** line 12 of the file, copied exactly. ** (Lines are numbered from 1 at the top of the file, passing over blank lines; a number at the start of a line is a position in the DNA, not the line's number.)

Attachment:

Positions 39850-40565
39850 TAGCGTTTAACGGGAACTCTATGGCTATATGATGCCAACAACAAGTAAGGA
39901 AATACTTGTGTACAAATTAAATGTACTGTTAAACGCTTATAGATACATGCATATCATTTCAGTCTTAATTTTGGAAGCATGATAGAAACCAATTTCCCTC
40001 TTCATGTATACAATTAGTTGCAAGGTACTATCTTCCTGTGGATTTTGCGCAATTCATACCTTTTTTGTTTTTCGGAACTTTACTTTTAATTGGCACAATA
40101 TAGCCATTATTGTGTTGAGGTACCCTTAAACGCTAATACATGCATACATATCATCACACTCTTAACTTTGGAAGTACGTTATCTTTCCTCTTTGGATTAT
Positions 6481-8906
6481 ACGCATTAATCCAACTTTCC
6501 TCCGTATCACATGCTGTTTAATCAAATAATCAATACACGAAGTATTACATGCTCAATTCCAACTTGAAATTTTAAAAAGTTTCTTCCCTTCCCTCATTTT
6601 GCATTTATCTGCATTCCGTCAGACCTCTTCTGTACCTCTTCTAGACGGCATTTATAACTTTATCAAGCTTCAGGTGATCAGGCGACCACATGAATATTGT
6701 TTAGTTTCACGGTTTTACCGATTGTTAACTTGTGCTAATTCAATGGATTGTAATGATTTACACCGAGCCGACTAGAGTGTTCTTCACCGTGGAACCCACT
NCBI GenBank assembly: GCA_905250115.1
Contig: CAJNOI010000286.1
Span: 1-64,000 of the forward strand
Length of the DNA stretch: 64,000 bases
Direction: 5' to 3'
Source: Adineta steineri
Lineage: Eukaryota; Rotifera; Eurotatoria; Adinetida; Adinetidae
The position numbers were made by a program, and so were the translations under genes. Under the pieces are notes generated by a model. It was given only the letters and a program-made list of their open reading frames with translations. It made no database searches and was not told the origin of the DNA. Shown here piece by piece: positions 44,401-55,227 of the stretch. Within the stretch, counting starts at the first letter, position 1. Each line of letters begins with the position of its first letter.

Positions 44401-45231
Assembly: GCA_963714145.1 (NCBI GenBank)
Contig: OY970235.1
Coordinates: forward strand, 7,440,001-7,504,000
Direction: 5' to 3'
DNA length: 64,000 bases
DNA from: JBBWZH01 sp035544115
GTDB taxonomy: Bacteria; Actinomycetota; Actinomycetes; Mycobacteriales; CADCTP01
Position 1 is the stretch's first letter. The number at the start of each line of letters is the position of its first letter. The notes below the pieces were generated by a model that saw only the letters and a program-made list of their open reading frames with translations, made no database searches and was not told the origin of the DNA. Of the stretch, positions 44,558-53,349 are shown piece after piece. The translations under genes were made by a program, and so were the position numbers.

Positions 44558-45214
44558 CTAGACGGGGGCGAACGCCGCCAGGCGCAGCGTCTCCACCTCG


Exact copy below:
Contig: CAJNOI010000286.1